Many Americans are skeptical that we've received the complete, true story of what happened when President John F. Kennedy was assassinated in Dallas.
Conspiracy buffs were thrilled when President Donald Trump tweeted this weekend, "Subject to the receipt of further information, I will be allowing, as President, the long blocked and classified JFK FILES to be opened."
About 99 percent of more than five million pages of records concerning Kennedy's murder on Nov. 22, 1963, in Dallas, including photos, films, sound recordings and artifacts, held by the National Archives, have already been released (some with redactions), as ABC News reported.
But one percent of the records remain secret, until they are released this Thursday with Trump's okay.
Professor Larry Sabato, director of the Center for Politics at the University of Virginia told ABC News that he hopes the remaining files will reveal "critical details" such as what government agencies did or did not know.
"Ever since the assassination, so many questions have risen that people want to see what the government knew and when they knew it," Sabato said. "Unfortunately most of the government, including the FBI and the CIA, have been unwilling to provide the critical pieces of information."
Sabato wants to know whether various law enforcement and intelligence agencies knew and communicated with each other about how Lee Harvey Oswald, who had previously defected to the Soviet Union, was working at the Texas School Book Depository, a site on the president's JFK's motorcade route.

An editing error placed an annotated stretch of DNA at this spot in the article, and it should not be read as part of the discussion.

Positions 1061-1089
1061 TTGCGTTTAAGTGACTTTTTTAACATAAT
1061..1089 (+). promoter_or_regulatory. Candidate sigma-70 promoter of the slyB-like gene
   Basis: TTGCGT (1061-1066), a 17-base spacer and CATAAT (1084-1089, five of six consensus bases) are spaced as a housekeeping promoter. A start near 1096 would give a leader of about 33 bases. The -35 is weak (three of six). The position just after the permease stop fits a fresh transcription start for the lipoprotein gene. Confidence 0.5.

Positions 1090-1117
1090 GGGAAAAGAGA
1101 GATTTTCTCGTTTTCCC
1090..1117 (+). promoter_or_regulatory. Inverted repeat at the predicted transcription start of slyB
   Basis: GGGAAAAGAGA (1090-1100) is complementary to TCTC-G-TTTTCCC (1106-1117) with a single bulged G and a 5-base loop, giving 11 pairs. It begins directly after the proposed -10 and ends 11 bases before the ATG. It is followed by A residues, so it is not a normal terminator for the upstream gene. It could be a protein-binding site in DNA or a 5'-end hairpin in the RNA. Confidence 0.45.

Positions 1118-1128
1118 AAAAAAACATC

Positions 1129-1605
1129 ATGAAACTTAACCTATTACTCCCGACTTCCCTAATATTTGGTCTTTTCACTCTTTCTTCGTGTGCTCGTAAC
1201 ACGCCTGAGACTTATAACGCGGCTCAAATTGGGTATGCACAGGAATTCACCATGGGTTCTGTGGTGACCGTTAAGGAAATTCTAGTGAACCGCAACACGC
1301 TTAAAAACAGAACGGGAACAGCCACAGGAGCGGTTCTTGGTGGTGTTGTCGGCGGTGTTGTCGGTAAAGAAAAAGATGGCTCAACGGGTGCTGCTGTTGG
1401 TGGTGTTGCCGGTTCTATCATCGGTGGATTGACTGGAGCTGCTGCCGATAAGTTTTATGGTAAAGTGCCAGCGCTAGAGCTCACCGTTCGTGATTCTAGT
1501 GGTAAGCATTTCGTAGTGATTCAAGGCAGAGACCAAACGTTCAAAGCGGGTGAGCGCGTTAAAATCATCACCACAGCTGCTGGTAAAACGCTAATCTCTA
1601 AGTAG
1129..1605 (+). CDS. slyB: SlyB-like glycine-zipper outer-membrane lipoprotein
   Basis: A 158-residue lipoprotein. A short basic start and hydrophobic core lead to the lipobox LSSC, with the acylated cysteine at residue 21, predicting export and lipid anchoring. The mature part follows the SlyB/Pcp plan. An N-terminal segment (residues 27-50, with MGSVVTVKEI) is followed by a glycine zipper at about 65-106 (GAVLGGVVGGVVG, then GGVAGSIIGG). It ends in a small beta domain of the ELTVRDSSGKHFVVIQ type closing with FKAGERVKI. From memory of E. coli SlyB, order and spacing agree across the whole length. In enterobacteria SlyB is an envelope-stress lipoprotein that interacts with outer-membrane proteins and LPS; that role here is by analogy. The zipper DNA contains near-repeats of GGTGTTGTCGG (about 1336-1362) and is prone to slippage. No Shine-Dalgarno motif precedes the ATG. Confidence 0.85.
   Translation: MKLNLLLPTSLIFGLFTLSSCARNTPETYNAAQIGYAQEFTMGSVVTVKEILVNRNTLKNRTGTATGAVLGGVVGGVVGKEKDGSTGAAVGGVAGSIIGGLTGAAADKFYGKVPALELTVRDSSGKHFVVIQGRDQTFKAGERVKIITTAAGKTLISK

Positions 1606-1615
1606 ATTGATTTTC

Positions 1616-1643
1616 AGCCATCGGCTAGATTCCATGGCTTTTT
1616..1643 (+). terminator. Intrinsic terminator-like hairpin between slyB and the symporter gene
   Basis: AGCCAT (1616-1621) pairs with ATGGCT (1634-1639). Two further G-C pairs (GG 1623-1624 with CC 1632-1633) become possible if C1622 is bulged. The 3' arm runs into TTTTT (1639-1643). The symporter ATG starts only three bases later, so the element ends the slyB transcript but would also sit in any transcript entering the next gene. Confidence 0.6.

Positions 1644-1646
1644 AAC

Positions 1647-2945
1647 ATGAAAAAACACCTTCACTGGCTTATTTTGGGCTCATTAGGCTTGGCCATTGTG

"The important part is we the people have to know, it's been 54 years since the assassination," he said.
Alan Dale, an administrator for several assassination websites, told The Guardian, "We would like greater detail associated with things that are relevant to President Kennedy's life and would help us understand who his adversaries may have been and for what reason he would have been viewed as an adversary to powerful elements within the national security establishment.
"A lot of our focus for decades has been: who was Lee Oswald, what was he engaged in, what did he think he was engaged in, and is there any reason to be concerned that maybe the truth about his story has been hidden from all of us for all of these years?" Dale asked.
The National Archives has declined to comment and referred all inquiries to the White House.
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